March 16, 2005

LA VERGNE, Tenn. - Ingram Publisher Services Inc., a subsidiary of Ingram Book Group Inc. that specializes in providing distribution services to publishers, and O'Reilly Media Inc., an independent publisher of computer books, today announced they have entered into an exclusive distribution agreement to begin September 2005. Under the new agreement Ingram will be the exclusive distributor of O'Reilly books, handling retail customer service, order-entry and fulfillment. "Our partnership with Ingram allows us to give our current customers better, faster service," said Laura Baldwin, O'Reilly's CFO/COO. "Plus, they offer the services we need to expand our international business, as well as grow our account base in

There's Growth in Them There Stacks
February 1, 2005

Book publishers are keeping their fingers crossed that 2005 will be the year the industry shakes off the period of stagnation that has coincided with the U.S. economic downturn. The domestic market continued to remain essentially flat in 2004, but industry insiders are hopeful that the market will soon show growth. The shift toward more flexible production schedules, and resurgence in educational and reference titles will likely be the engines that drive any industry upswing. Another trend in 2005 will be publishers aiming to enhance profitability by leveraging the cost benefits of digital printing and international sourcing. Setting the Stage for Growth

CtP's Progeny
June 1, 2004

In an age of on-demand cable, print-on-demand and instant messaging, it's no wonder publishers say the most important aspect of computer-to-plate technology is faster turnaround times. Over its 10-year life span, CtP technology has brought the industry as close to on-demand turnaround times as possible, shortening production time and streamlining the manufacturing process. It means publishers can drop pages in their printers' laps knowing they'll be turned around quicker than Barry Bonds swinging at an 0-2 fastball. Time-sensitive subjects are now brought to market faster. What Martha Stewart knew or didn't know about the stock price of Imclone, or what President Bush knew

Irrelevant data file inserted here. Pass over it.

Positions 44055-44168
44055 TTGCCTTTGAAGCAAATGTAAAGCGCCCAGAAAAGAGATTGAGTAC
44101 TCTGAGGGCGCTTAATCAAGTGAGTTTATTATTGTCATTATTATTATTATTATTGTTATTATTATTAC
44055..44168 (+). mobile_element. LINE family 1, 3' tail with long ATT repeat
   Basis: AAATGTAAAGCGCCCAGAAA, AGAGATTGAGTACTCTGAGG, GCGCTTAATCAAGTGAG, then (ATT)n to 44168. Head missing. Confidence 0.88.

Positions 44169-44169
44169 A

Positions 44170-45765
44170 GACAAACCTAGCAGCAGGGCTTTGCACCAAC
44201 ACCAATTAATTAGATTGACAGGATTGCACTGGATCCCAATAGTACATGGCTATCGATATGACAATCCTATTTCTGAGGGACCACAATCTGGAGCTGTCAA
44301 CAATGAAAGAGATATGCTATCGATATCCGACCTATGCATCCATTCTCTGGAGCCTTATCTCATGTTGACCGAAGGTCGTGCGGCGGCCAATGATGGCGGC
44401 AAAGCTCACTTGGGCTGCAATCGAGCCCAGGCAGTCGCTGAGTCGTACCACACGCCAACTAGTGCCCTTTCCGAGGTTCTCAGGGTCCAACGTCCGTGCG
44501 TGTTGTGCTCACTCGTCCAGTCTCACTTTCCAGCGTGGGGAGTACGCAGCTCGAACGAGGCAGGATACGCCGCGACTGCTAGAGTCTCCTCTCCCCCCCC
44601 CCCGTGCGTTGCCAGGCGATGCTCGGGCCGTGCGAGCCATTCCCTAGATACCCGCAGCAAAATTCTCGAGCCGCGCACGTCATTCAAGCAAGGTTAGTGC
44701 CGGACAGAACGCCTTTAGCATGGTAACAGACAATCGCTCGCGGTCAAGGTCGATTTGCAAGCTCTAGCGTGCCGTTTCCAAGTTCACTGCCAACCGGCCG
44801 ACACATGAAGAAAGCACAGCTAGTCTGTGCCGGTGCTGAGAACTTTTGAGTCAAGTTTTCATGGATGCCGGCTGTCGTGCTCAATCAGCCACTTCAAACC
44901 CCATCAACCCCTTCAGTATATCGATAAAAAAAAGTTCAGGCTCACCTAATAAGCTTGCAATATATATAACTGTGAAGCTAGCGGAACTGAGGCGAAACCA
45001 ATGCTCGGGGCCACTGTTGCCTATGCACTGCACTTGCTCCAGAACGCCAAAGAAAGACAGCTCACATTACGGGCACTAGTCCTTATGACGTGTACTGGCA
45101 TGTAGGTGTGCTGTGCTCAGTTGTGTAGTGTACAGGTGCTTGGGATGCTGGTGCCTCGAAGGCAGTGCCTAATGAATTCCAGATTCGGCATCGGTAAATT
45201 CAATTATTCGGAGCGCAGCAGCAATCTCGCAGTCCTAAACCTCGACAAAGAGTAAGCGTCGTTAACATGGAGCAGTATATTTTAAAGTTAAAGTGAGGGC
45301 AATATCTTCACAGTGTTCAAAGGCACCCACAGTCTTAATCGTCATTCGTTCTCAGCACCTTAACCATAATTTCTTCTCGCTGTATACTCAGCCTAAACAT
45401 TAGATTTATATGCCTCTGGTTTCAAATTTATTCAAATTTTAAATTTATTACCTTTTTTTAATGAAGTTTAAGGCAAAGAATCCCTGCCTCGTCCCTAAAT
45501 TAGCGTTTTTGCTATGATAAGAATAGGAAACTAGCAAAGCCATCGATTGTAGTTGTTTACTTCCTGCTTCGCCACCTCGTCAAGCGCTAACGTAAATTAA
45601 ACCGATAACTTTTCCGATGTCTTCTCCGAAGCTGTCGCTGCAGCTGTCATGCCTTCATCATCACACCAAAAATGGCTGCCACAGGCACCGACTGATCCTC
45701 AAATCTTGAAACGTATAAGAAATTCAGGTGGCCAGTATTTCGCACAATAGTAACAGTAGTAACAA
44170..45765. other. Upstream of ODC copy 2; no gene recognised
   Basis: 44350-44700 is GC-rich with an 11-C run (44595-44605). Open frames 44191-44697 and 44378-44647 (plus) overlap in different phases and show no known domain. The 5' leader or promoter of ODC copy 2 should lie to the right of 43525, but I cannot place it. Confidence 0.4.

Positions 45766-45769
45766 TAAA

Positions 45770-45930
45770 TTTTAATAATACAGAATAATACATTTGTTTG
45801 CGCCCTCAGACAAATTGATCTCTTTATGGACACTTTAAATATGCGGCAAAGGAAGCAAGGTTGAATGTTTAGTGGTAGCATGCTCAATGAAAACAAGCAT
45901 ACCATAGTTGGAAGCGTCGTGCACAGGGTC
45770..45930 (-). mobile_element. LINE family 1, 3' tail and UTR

CIP4 Pain or Paradise?
April 1, 2004

Action Printing is an early success story in the printing industry's efforts to implement an integrated CIP4 workflow. We are using Creo's UpFront software to create CIP4 files for re-use in their prepress department, as well as in the department bindery, on a flat bed cutter and a saddle stitcher. We are currently working to expand our CIP4 network to include a CIP4-enabled folding machine, and to use CIP4 files created by our RIP to pre-set ink keys on sheetfed presses. We're focusing on adding CIP4 technology in every scenario where doing so will increase efficiency or reduce waste. Action Printing arrived at this advanced stage of

Reversal of Fortune
April 1, 2004

Online reverse auctions are transactions where one buyer and many sellers auction over the Internet, and bids decrease ('reverse') over time. Use of reverse auctions is growing. People are purchasing major printing services, under the false assumption that excess costs in the system are taken out, and that the traditional marketplace is inefficient. The printing industry has seen margins erode significantly over the past few years. Implementing the use of online reverse auctions is, at best, spurring artificial competition. Our data, compiled from two years of bidding online, indicates 50% of winning bidders are, ultimately, not awarded the work. The end result is a negative impact on